With DFLers in control of Legislature, Kelliher steps into leadership role
As legislators milled about the state Capitol’s House chamber just before the start of one of this year’s first sessions, a face familiar in Minneapolis took her place behind a desk overlooking the entire room.
With the drop of a gavel, Rep. Margaret Anderson Kelliher (DFL-60A) set the early January hearing into motion. Kelliher has represented a large portion of Southwest – including Bryn Mawr, Lowry Hill, Lowry Hill East, East Isles, Kenwood, CIDNA and parts of Lyndale and CARAG – in the Minnesota Legislature for nearly a decade. After the DFL won back control of the House in commanding fashion in November, Kelliher was tapped to take the powerful position of speaker of the House. Just weeks into her new role, Kelliher deftly led legislators through a tax conformity bill hearing that consumed most of the morning and generated a smattering of partisan bickering.
After several jabs between Republicans and Democrats, House Minority Leader Rep. Marty Seifert (R-21A) accused DFLers of working along partisan lines.
“A lot of people campaigned last year on working in a bipartisan manner,” Seifert said. “Instead of working on a party line vote, let’s work together.”
Rep. Tony Sertich (DFL-05B) retorted by accusing Seifert of political grandstanding.
“So begins the food fight and the 10-second sound bytes,” Sertich said.
The exchange was one of several that illustrate the important role Kelliher will have in generating bipartisan cooperation on a wide range of issues by finding common ground between DFLers and Republicans.
“The ability of us to get along better and to act more civilly certainly is not going to mean the absence of conflict on issues,” Kelliher said. “It’s a matter of how that conflict is handled.”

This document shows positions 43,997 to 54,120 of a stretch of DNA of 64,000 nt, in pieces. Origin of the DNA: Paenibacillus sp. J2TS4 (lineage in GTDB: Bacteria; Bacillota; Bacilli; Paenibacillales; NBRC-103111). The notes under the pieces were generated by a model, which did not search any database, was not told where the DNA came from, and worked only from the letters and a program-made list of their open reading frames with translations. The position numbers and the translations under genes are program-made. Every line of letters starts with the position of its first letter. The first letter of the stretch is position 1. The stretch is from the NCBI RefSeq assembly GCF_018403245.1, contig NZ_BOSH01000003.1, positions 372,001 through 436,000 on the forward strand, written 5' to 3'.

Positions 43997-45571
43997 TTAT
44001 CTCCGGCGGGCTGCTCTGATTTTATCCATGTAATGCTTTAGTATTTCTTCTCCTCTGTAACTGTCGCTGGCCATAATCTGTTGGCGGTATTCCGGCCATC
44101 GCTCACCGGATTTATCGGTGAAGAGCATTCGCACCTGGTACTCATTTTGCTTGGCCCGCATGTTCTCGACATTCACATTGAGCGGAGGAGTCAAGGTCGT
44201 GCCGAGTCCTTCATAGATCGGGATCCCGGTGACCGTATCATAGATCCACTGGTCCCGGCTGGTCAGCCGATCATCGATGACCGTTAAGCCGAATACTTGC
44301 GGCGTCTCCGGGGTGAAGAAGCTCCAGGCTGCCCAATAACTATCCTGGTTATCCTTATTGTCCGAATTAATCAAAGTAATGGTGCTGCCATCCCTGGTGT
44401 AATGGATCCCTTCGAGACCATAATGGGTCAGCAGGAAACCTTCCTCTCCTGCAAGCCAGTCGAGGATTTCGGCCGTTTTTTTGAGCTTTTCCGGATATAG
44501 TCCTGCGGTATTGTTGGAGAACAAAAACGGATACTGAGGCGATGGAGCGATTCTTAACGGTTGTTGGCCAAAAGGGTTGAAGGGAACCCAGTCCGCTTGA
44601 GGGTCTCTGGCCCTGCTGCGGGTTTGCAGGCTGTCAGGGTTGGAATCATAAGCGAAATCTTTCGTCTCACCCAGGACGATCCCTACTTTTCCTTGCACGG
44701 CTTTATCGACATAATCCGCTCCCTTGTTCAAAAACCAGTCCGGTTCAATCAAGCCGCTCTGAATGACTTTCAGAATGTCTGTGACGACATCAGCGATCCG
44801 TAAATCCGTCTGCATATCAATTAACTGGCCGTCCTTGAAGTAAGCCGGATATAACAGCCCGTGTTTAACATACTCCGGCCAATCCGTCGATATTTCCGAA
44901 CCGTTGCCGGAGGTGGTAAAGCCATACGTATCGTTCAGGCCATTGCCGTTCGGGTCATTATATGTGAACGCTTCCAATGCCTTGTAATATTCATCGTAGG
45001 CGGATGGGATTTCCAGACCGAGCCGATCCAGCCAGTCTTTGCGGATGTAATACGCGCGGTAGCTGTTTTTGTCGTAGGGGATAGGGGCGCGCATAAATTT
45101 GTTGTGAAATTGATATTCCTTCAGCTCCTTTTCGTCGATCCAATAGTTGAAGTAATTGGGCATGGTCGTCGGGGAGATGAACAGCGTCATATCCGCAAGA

One way Kelliher plans to handle conflict is to listen carefully to those around her.
“That’s one of her great skills,” legislative assistant Dianne Ruppert said. “She’s a great listener.”
Ruppert began working with Kelliher when the now-speaker of the House was first elected in 1998 and has been with her for all but two years since. Ruppert said she’s been impressed with the new speaker’s leadership so far. Kelliher’s schedule has been flooded with meetings with legislators and Capitol staff members, Ruppert said, as many of the organizational issues such as committee structures and assignments were worked out.
Now that many of the administrative issues are out of the way, Kelliher said she’s focused on some of the most functional parts of her new role. She and other DFLers have pledged to focus on the “bread and butter” issues of education, affordable health care, a reduction in property taxes and [providing] transportation funding. From her new leadership post, Kelliher is working to ensure those issues receive ample attention this year.
“I think as a part of the branches of government, the speaker has a lot to do and say in terms of end-of-session negotiations, representing the House’s point of view in legislative negotiations, and working with the governor and Senate to make sure we have a productive legislative session,” Kelliher said.
To work toward that end, Kelliher said she’s trying to meet regularly with Sen. Larry Pogemiller (DFL-59), a fellow Minneapolis DFLer who has assumed the leadership role in the Senate, as well as Republican Gov. Tim Pawlenty and Seifert.
She’s also been in contact with Minneapolis leaders, who have had a strained relationship in recent years with the GOP-controlled House and Republican governor. Council Member Betsy Hodges (13th Ward), who chairs the City Council’s Intergovernmental Relations Committee, worked with Kelliher as the city developed its legislative agenda for this year and praised the new House speaker’s willingness to have an open dialogue about the issues.
“I very much feel like the lines of communication are open,” Hodges said, adding that the political atmosphere is noticeably different from last year. “There’s more opportunity for movement on our priorities.”
Hodges said she also sees strong leadership qualities in Kelliher’s ability to see the big picture on the issues that come before her and her ability to hold the line while at the same time working effectively with a wide range of people. And, Hodges said, the new House speaker has a great sense of humor that will only serve to make her job easier.